A portrait by Finnish painter Helene Schjerfbeck (1862-1946) entitled My Father was auctioned off on Tuesday at Sotheby's auction house in London. The painting was sold for some 250,000 euros to an unnamed buyer.
Already one of Finland's most lauded artists, Schjerfbeck's paintings are in particular demand at the moment, says Ateneum museum director Susanne Pettersson.
"It's a big deal from our perspective, too, that works by Finnish artists are being sold around the world," she says. "This is not the only auction to include Schjerfbeck's work – more are on the way."
Schjerfbeck and her work have been featured prominently in many countries in recent years – for instance in Germany and Japan in 2014 and 2015. An exhibition of Schjerfbeck's oeuvre, called Independent Visions and curated by the Ateneum museum, is currently on display in New York.
"People have also been asking after art lending possibilities, there is a lot of interest," Pettersson says.
An international study on Schjerfbeck is also in the works.
"A large group of researchers have studied her work from various viewpoints, that's always a good sign," Pettersson says.
Homage to lost father
Schjerfbeck painted numerous portraits of her mother Olga, but only three of her father, Svante Schjerfbeck.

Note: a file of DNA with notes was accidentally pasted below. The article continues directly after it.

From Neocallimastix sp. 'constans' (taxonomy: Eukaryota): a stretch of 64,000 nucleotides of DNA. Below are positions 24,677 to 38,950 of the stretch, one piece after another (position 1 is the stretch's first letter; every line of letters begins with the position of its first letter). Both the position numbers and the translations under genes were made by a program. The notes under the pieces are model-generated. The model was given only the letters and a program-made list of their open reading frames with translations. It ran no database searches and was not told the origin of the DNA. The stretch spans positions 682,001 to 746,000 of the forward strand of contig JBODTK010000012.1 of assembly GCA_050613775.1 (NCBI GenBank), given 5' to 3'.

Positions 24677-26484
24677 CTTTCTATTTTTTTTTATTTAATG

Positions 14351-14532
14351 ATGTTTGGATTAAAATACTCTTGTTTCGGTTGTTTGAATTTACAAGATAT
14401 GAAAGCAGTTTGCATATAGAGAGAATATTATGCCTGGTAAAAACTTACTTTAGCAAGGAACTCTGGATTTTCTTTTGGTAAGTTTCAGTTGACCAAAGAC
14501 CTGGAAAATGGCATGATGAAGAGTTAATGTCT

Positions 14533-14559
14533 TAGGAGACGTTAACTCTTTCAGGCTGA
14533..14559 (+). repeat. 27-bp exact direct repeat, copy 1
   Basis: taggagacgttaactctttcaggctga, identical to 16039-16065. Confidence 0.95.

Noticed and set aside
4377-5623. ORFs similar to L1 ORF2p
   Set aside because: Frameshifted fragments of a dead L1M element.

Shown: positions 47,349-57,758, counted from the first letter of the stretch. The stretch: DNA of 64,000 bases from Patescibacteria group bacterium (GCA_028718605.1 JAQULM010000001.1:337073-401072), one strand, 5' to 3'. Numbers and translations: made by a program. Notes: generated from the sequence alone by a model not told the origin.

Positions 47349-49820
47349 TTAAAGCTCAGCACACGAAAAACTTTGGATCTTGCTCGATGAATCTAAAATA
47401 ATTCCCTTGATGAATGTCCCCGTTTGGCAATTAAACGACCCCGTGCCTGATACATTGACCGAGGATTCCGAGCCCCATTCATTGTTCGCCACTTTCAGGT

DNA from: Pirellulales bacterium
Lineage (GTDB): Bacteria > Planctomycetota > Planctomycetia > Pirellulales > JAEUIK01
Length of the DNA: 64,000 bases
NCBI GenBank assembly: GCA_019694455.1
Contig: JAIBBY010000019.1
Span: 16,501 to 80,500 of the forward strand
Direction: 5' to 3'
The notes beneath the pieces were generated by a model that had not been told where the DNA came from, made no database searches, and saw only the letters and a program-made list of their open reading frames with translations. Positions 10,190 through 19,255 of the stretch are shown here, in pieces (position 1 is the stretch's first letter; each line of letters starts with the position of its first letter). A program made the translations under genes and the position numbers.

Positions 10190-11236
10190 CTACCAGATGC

Her mother encouraged her daughter's artistic pursuits, but died of tuberculosis in 1876 when Schjerfbeck was 13 years old, leaving the family in turmoil. Young Helene's studies may have been cut short if not for a wealthy family friend.
Schjerfbeck painted the three portraits of her father several decades after his passing. One piece from 1928 is in a private collection, while the two others – both from 1943 – are owned by the Didrichsen museum and the most recent buyer respectively.
Schjerfbeck based the painting on a daguerreotype of Svante from the 1860s.
The 250,000 euro price tag of the portrait sold on Tuesday was far less than other Schjerfbeck works have fetched at auction.
Last year the Finnish Gösta Serlachius Foundation purchased Schjerfbeck's The Red Head for some 1.3 million euros, and the Reitz Foundation bought Lemons in a Bowl for 600,000 euros in 2015.